And out of that, 160 prime time TV episodes emerged with the designated driving message over a four year period starting in November ‘88, at the end of the writer’s strike.

I was lucky about the writer’s strike — the writers had nothing to do but meet with me. . .

Q: Did it work?

A: We were able to generate, according to the trade press, in excess of $100 million per year in donated print and mostly television air time for the designated driver message, all with a budget of $300,000 — and largely by working with the Hollywood creative community, where TV writers were depicting the use of designated drivers right in the scripts of all the top prime time shows – like “L.A. Law,” “Cheers,” and “The Cosby Show.”

And what that did was model the behavior. And it turns out there’s research supporting what’s called social learning theory that [Albert] Bandura at Stanford was the leader on. And what that says is that you can learn vicariously by watching characters in fictional programming, that you can learn a lot about accepted behavior and social norms.

Q: It sounds like the sort of impact “Will & Grace” had on changing American attitudes on LGBT issues,  correct?

A: Agreed. Because we each got to know someone. Gay people were no longer strangers. Also, the power of story-telling is an extremely important strategy for generating change around attitudes and social norms.

Q: You say that you’d like to build this new campaign on surveys showing people are increasingly fearful that the other guy is going to cause a serious crash because of distracted driving – and then use that to make people more attentive as drivers. Can you explain?

A: Forty-five percent also say they tend to drive defensively today, which suggests they may be receptive to messaging about protecting themselves from other drivers. [T]he way to do that is to strengthen their defensive driving skills and to broaden that from defensive driving to attentive driving.

Attentive driving — the promise of a campaign would be — will help to protect you against threats posed by other drivers. So we’re flipping it around.

Q: How would such a campaign work?

A: This approach kind of taps into a preexisting fear – which is how deodorant advertisers kind of earn their keep. They raise a fear, but then they offer a solution immediately: you can go into a store and for $3.99 you can take care of it.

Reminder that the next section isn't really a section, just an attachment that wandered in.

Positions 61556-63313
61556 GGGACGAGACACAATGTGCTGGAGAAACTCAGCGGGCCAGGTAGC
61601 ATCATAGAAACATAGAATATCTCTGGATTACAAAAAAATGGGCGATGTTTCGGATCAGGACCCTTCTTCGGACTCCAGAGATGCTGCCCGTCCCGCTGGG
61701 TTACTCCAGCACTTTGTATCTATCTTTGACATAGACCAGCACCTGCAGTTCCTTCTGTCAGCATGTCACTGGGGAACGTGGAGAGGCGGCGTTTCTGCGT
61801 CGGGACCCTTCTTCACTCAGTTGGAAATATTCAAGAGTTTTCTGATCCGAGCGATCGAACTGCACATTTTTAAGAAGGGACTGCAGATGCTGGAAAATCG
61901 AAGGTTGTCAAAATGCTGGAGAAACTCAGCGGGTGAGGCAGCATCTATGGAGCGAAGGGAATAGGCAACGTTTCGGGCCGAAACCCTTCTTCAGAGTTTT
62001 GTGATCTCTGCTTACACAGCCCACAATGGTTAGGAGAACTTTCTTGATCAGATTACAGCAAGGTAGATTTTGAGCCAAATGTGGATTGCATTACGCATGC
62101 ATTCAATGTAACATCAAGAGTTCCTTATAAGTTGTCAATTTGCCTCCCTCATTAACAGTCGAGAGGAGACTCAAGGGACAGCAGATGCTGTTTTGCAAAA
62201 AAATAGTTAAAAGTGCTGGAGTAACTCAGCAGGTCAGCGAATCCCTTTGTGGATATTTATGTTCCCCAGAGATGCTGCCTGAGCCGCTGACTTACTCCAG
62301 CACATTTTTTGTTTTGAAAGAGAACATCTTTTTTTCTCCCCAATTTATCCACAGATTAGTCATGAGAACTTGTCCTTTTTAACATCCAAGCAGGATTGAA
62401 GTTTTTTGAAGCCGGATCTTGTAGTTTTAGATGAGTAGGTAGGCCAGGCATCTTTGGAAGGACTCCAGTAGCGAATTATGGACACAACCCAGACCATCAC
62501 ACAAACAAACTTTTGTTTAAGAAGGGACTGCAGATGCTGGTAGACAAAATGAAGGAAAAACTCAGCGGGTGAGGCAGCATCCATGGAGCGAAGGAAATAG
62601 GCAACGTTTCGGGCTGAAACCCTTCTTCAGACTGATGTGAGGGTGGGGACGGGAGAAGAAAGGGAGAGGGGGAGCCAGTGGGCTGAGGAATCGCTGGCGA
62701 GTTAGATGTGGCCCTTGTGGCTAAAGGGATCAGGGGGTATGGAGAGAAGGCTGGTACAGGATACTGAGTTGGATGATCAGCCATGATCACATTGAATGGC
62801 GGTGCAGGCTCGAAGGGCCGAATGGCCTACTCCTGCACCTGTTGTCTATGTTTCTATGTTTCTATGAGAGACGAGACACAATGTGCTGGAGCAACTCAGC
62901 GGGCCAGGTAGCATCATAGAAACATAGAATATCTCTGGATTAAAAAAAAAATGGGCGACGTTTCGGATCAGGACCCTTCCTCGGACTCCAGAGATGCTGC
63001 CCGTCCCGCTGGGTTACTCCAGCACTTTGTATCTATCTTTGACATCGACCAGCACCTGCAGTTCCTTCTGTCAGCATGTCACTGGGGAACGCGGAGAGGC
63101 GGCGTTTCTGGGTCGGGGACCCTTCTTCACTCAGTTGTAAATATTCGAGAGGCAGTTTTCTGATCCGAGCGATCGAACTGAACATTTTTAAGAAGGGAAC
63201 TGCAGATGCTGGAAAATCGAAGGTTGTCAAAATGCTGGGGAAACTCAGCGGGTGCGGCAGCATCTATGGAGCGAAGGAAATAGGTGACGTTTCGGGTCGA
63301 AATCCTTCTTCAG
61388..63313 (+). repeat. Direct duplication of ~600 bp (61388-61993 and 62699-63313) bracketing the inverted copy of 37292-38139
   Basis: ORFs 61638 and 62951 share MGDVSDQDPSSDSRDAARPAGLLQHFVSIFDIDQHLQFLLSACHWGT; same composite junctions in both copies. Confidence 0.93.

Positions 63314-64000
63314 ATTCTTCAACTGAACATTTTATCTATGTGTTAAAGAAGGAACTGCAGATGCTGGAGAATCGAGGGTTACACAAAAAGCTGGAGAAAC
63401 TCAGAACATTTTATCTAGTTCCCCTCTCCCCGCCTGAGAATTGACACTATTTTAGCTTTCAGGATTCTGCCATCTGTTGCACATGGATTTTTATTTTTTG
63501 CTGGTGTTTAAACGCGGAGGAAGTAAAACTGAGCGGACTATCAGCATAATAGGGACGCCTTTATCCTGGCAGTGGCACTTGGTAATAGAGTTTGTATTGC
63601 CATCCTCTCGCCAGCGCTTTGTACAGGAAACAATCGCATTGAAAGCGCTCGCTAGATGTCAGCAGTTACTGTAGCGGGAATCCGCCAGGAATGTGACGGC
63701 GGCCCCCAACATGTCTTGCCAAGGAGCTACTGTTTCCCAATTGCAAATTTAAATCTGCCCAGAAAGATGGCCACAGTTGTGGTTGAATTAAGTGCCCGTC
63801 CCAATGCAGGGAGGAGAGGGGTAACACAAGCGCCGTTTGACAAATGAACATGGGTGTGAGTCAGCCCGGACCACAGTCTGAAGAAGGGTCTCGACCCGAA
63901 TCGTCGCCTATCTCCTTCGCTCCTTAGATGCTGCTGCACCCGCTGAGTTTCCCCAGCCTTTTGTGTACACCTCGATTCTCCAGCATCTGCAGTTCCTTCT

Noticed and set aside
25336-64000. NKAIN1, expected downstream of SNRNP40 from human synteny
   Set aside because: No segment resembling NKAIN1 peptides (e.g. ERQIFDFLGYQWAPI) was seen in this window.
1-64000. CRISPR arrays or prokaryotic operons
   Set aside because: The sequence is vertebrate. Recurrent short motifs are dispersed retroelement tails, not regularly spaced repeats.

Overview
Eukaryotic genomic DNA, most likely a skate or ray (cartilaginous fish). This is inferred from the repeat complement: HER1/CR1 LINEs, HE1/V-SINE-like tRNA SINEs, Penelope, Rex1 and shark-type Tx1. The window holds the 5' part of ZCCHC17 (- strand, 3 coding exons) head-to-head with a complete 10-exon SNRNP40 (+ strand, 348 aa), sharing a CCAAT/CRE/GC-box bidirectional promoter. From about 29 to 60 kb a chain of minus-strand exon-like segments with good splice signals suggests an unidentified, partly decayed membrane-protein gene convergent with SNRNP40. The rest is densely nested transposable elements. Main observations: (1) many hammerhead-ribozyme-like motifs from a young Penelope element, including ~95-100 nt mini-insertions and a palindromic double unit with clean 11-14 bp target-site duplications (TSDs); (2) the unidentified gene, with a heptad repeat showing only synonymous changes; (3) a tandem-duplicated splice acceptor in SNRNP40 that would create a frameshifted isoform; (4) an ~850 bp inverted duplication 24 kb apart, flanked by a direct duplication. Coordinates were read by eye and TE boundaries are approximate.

So how do we package the concept of attentive driving and make attentive driving cool?

[H]ow do we mobilize kids — among other target groups – – as interveners? And also other adult passengers in vehicles who are also worried about the other driver and who want their driver to be focusing on scanning for the environment [and] maintaining situational awareness . . .

The Air Force has a saying that the key difference between a good pilot and a dead pilot is situational awareness. Likewise in football: They say [Patriots football coach Bill] Belichick is a genius teaching situational awareness on the football field. It’s true in the operating room in the medical environment.

Q: How does distraction interfere with situational awareness?

A: If you’re deeply engaged in a phone conversation, even if you’re not holding the phone, and you’re looking straight down the road and so you have this idea you’re paying attention . . .[w]hat people don’t realize is that they develop tunnel vision.

It’s been shown in eye-tracking studies, that if you’re deeply engaged in something, you may stare straight ahead, but you’re no longer scanning left and right, and your peripheral vision largely disappears. And you’re not going to notice something coming into your peripheral vision until it’s too late. And so how do you avoid tunnel vision? You do that with prompts of various kinds. I think over time there will be technology in the car that will periodically – when you’re coming into what I call a hot zone or a red zone – will prompt you to try to break through the tunnel vision that you may have fallen into and help you escape it and scan left and right.

Q: You say it’s not even such a good idea to check your phone at a red light because it messes with your situational awareness. Why?

A: People think they’re fine [and] can check their email at a light. The problem is they sometimes don’t figure out it’s turned green until the guy honks at them, and then they’re under social pressure and they quickly proceed without reestablishing situational awareness and making sure that nobody else is running a red light. And they run right into it.

It takes about 30 seconds to re-establish situational awareness behind the wheel after you’ve lost it.

Q: And yet despite MADD and the designated driver, we still have a serious problem with DUIs. Why?

A: Mostly, we’ve been able to reach social drinkers, not alcoholics and problem drinkers which is why there are still drunk driving fatalities today. And there were other factors that at work in that period, including changing the minimum drinking age.

So we simply conclude that the polling data suggest that the campaign was an important factor among a mix of factors explaining the downward trend.

But I believe the media is the most important driving force.